bend: [OE] English band, bind, bond, and bundle are closely allied: all go back to a prehistoric Germanic base *band-. The relationship in meaning was, in the case of bend, more obvious in Old English times, when bendan meant ‘tie up’ as well as ‘curve’ (a sense preserved in the modern English noun bend ‘knot’, as in carrick bend).
The rather strange-seeming meaning development appears to have come about as follows: bend in the sense ‘tie, constrain’ was used for the pulling of bow-strings, with reference to the strain or tension thereby applied to the bow; the natural consequence of this was of course that the bow curved, and hence (although not until the late 13th century) bend came to be used for ‘curve’. => band, bind, bond, bundle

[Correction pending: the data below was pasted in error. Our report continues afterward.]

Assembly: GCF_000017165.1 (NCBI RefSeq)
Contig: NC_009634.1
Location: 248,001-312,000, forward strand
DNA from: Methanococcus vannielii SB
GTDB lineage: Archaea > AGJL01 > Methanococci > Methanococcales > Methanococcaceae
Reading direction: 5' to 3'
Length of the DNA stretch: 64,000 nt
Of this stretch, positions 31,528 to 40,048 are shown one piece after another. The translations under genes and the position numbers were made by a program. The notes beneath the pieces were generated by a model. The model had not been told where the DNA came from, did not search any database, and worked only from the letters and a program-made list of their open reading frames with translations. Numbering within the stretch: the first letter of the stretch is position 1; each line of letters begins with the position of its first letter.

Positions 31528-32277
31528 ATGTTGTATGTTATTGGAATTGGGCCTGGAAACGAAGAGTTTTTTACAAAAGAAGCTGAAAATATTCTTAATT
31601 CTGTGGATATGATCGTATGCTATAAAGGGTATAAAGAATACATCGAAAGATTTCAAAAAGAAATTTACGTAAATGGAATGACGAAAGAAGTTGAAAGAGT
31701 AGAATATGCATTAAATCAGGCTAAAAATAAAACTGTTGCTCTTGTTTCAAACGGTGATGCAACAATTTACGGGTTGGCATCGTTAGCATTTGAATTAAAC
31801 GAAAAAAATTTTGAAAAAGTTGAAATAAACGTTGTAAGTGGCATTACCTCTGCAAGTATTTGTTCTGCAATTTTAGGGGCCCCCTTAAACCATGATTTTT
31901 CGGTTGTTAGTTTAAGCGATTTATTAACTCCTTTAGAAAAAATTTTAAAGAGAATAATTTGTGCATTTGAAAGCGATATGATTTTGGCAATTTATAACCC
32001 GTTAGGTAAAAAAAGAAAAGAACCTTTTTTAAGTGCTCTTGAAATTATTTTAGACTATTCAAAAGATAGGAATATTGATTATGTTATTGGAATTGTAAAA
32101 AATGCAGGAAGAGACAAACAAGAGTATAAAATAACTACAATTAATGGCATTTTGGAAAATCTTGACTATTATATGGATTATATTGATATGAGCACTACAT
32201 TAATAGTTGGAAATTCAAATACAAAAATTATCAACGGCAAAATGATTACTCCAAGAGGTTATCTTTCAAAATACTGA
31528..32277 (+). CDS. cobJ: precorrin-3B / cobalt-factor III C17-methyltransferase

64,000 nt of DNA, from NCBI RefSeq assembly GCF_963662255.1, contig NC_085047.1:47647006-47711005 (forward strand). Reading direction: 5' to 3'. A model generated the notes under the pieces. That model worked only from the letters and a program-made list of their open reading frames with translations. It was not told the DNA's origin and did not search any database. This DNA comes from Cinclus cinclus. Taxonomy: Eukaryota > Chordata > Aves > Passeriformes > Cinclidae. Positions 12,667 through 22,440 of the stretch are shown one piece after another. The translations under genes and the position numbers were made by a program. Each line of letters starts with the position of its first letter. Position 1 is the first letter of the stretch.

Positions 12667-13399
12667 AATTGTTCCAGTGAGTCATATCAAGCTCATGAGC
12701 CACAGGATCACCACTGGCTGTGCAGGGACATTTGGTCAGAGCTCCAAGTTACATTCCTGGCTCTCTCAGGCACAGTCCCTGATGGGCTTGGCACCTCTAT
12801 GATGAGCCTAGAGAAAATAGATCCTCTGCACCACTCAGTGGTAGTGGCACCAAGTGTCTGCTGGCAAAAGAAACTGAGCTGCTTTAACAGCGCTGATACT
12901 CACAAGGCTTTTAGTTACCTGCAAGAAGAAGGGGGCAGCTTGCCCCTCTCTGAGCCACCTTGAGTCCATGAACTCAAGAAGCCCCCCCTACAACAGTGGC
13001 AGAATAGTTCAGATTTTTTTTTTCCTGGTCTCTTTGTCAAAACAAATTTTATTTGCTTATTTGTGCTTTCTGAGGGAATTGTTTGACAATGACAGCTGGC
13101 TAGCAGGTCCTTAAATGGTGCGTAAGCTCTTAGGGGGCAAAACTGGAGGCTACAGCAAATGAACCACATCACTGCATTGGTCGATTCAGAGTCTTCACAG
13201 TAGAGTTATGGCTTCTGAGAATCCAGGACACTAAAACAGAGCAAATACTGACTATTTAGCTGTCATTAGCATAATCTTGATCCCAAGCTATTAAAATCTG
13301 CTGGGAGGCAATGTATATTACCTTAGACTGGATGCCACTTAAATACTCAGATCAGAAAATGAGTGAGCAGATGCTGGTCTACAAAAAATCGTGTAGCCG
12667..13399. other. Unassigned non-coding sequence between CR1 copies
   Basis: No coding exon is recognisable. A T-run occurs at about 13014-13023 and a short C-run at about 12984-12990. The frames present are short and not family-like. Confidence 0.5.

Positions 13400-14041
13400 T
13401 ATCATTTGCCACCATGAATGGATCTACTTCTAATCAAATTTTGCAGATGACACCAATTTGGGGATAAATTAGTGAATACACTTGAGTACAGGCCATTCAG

Old English bendan "to bend a bow; confine with a string, fetter," causative of bindan "to bind," from Proto-Germanic base *band- "string, band" (cognates: Old Norse benda "to join, strain, strive, bend"), from PIE root *bhendh- "to bind" (cognates: Gothic bindan, Old High German bintan, Sanskrit badhnati "binds," Lithuanian bendras "partner;" Old Persian bandaka- "subject").
Modern sense (early 14c.) is via notion of bending a bow to string it. Cognate with band, bind, and bond. Related: Bended; bent; bending.